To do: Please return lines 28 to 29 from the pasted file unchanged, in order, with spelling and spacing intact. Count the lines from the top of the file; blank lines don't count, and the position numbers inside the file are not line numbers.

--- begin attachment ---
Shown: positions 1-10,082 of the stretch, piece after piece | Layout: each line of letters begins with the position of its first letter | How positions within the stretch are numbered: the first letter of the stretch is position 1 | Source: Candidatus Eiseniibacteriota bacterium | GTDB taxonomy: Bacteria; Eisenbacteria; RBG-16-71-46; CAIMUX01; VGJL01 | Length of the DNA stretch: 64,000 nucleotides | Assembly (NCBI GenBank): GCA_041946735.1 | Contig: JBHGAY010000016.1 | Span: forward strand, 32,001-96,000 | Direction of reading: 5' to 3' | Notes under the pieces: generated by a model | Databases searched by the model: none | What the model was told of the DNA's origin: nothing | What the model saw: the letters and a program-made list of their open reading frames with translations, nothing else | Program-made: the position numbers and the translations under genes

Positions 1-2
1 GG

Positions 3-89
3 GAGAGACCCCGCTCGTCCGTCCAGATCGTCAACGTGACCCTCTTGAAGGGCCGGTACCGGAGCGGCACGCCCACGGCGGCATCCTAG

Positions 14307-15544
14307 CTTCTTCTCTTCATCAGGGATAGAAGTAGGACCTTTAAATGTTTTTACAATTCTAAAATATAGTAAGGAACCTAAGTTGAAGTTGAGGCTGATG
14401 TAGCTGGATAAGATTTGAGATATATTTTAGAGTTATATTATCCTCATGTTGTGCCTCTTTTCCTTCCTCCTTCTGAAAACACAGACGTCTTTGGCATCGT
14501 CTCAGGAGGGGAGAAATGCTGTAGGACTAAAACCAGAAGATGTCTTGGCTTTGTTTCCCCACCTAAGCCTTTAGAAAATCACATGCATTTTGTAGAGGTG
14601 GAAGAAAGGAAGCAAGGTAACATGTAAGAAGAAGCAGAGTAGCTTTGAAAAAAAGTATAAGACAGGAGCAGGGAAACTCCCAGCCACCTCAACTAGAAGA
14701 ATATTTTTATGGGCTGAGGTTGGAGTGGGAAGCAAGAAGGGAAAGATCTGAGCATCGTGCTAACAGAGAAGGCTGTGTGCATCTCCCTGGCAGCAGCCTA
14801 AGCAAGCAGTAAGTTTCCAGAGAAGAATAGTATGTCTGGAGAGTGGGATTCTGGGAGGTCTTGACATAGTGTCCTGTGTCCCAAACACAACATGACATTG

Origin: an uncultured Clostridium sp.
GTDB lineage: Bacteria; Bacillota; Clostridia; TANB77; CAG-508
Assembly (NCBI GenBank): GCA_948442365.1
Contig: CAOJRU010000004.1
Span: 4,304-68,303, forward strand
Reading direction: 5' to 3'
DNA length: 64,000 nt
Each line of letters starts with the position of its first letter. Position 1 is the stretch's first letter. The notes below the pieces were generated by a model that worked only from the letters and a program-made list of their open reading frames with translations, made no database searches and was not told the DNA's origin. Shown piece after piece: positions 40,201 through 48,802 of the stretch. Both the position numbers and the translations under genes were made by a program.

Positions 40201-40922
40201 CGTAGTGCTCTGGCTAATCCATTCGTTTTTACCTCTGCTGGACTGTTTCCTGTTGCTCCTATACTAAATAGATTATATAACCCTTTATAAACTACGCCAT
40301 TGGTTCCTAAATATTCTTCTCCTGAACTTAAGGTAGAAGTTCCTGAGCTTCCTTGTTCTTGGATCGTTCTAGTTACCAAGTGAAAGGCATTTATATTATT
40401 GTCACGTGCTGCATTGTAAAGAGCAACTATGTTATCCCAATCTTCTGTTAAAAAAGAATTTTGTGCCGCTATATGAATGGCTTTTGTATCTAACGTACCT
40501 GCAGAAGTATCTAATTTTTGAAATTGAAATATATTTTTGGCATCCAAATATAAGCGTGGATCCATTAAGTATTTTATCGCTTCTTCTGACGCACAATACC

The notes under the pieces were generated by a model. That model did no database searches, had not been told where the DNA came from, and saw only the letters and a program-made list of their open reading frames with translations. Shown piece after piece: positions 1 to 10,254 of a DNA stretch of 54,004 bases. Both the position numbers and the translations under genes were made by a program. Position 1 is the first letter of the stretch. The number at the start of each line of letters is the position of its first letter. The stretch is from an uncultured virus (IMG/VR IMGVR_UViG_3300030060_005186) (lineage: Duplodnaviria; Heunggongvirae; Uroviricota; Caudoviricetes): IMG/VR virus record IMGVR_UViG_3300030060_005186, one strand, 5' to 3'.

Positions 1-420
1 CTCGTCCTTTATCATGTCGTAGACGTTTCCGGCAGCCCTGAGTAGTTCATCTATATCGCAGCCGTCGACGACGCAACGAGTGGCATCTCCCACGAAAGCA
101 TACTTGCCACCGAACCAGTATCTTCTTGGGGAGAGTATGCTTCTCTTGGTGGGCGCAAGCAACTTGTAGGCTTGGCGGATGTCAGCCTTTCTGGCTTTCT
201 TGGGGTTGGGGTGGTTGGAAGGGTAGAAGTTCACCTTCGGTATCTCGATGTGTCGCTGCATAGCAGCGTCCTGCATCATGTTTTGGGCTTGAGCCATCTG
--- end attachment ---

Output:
1 CTCGTCCTTTATCATGTCGTAGACGTTTCCGGCAGCCCTGAGTAGTTCATCTATATCGCAGCCGTCGACGACGCAACGAGTGGCATCTCCCACGAAAGCA
101 TACTTGCCACCGAACCAGTATCTTCTTGGGGAGAGTATGCTTCTCTTGGTGGGCGCAAGCAACTTGTAGGCTTGGCGGATGTCAGCCTTTCTGGCTTTCT